Attacking women who are sexually active (and if someone's pregnant there's no way for her to be in the closet about it) is only going to encourage abortion. In general, promoting rigid gender roles is likely to leave more women vulnerable to being pressured into sex or unsafe sex or, in fact, abortion. Arguing as if having a baby were a punishment for being "irresponsible" or worse, slutty is certainly not an encouragement for keeping the baby if an unwanted pregnancy occurs. Restricting adoption to white, middle class, monogamous, straight, married couples (and then slandering even those who do adopt because it's so important for children to be brought up by their biological parents) means that it's harder to find adoptive parents and more women will choose abortion than otherwise. In Biting Beaver's case, the actions of the pro life movement led directly to her being in the situation of needing an abortion; the lie that pro life propaganda has promulgated that the morning after pill is an abortefacent means that more and more medical institutions are reluctant to prescribe it, and the length of time it took Beaver to obtain her pill would undoubtedly have reduced its effectiveness.
As for withdrawing funding from charities that provide medical care and education to the world's most vulnerable, on the grounds that such charities have "links" (defined extremely vaguely) with abortion providers, that is absolutely morally despicable and is certainly going to lead to more, not fewer, babies dying. And there's a whole bunch of stuff on these lines, where abortion is so broadly defined that various gynecological medical procedures are subject to the same opprobium, and again, worse healthcare for women and mothers is going to lead to more pre-natal deaths. So this is wrong even if you somehow believe that the mother's welfare is entirely irrelevant and only the unborn child matters.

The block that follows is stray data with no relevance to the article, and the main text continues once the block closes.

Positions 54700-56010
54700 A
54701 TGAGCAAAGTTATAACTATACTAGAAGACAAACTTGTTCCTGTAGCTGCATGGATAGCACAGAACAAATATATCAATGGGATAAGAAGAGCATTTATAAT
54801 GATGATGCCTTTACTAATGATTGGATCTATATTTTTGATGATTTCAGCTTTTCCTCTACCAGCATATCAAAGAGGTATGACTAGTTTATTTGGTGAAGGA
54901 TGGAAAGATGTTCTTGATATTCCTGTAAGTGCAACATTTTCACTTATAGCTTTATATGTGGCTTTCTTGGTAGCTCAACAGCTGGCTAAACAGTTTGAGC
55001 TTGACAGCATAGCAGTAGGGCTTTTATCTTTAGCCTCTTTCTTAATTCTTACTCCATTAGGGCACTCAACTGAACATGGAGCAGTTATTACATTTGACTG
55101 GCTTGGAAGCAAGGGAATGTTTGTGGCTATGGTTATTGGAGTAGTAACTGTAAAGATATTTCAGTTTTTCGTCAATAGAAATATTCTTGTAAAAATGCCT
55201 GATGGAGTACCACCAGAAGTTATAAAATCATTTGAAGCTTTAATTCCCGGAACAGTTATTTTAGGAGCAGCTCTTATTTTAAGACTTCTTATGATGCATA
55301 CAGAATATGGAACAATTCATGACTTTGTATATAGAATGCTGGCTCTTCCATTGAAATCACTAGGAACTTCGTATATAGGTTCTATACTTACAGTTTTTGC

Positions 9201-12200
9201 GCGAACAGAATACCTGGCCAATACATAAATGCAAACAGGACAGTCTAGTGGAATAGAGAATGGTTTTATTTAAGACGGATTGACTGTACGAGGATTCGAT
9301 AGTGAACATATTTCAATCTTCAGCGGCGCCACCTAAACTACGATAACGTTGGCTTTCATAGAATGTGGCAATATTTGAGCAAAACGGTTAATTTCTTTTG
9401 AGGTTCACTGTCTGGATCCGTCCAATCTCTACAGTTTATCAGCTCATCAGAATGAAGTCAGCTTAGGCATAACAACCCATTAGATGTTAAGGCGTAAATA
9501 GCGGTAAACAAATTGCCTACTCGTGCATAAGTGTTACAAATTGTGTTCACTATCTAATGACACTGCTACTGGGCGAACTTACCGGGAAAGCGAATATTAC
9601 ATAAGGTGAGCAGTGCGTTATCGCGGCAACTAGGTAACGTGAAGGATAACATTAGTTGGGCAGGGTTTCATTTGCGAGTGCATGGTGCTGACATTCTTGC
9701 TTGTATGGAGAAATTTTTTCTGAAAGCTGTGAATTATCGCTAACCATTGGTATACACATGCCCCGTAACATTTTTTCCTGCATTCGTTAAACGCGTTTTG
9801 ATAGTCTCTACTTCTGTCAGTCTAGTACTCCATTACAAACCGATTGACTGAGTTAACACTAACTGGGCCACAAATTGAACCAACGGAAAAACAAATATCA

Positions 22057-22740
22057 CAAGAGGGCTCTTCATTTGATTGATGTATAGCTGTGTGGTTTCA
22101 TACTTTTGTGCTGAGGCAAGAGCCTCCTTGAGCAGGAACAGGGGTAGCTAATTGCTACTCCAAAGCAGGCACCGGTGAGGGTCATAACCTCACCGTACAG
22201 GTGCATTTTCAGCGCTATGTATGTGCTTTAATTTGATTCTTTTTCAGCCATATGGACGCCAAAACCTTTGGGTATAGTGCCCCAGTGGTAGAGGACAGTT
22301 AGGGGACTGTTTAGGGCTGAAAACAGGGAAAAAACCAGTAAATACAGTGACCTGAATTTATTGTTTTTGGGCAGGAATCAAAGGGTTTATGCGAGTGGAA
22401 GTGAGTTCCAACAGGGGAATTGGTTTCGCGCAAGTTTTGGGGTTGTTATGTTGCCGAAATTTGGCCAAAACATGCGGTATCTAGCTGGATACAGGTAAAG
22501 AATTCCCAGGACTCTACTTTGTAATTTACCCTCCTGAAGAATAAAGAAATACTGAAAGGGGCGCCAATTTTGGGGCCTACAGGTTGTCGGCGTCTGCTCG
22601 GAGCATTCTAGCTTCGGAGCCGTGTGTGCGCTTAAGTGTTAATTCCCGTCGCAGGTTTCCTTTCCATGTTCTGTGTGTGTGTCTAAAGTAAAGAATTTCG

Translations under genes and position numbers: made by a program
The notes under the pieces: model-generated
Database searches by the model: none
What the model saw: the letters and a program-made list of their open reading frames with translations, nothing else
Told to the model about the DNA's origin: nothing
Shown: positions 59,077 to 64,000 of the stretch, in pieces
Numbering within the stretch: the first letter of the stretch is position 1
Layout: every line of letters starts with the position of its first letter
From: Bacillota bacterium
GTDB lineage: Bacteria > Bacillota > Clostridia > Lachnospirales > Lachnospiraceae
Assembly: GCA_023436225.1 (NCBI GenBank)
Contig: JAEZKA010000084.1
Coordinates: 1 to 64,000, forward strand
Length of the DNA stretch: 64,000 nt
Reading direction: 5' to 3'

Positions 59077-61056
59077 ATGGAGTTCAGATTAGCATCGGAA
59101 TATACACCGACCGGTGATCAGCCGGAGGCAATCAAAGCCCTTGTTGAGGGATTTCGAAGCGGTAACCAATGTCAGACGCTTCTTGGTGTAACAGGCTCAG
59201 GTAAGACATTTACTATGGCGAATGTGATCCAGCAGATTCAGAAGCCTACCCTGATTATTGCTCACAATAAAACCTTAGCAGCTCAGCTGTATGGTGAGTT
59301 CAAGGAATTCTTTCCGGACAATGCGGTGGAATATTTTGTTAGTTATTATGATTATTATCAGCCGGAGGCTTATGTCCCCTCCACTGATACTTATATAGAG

I can only conclude that the real motive of the pro life movement is not, in fact, preventing abortions. I think part of it is in fact simple misogyny. As a side note, I don't believe that "the patriarchy" is trying to make lots of women have unwanted babies, any more than I believe that there is a worldwide conspiracy of men to make lots of women have abortions. This is primarily because I don't find it plausible that there is a worldwide conspiracy of men full stop. But "the patriarchy" can be a useful shorthand for all the ways that society is systematically unfair to women. I do think that some of the pro life attitude is based on assumptions which boil down to women being inferior and sex being evil and so on, and that some of that has the largely incidental consequence of putting lots of women in situations where they need abortions while also attacking them for being in that situation and for having abortions.